Apple owns application 85/097,331 for the configuration of its glass cube store. Its successful brief arguing that it has obtained secondary meaning is reproduced below.

The mark consists of:

the distinctive design and layout of a retail store comprised of a cube-shaped building constructed almost exclusively of transparent glass, with transparent glass walls and roof, transparent glass double doors and a transparent glass awning and featuring a pendant of an apple with a bite removed suspended from the ceiling.

The question arises here that arises with any unique combination of elements, some of which individually are exclusive to the trademark owner (such as the Apple pendant) and some of which are not (such as transparent glass double doors).  What is a confusingly similar combination of fewer than all of these elements?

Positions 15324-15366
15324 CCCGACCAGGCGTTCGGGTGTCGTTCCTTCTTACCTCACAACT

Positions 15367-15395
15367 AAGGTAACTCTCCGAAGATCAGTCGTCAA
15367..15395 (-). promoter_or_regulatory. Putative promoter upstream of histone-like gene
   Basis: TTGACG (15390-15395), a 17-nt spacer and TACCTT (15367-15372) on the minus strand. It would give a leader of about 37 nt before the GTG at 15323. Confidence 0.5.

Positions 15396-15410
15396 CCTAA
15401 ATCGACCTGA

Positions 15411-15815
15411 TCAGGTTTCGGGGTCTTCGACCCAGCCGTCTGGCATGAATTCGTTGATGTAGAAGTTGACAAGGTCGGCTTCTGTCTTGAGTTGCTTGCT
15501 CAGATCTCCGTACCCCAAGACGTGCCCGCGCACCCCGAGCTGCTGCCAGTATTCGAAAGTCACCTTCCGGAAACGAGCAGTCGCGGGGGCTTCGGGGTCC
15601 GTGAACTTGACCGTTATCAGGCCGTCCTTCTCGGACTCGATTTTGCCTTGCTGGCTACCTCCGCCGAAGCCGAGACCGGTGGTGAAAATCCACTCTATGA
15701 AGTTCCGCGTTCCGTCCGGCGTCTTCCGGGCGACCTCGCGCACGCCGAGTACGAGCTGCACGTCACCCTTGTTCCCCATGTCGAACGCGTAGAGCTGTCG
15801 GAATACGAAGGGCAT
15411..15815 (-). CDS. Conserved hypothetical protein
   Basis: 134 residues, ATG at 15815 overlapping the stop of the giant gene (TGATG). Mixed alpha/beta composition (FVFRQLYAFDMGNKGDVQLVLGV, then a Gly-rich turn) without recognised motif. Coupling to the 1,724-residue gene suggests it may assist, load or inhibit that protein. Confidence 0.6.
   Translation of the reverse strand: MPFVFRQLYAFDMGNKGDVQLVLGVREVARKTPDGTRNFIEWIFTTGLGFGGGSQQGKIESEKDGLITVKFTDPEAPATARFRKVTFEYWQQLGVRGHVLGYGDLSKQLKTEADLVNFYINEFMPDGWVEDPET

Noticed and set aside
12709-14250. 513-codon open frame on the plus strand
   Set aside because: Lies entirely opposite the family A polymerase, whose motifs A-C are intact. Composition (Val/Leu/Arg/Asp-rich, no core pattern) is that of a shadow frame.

In my role as architecture critic, I note that the mark’s description doesn’t include an element that contributes to the striking uniqueness of the cube as a retail space: it is mostly empty.  The 2(f) evidence contains quite a few descriptions that refer to the store as ‘airy,’ ‘spacious’ and ‘transparent.’  This is in part because the cube isn’t actually the store, it is the empty anteroom to the below-ground store.  I think that an empty glass cube as an entrance to a below-ground store absolutely suggests Apple as the source, but what about any glass cube enclosing any store?

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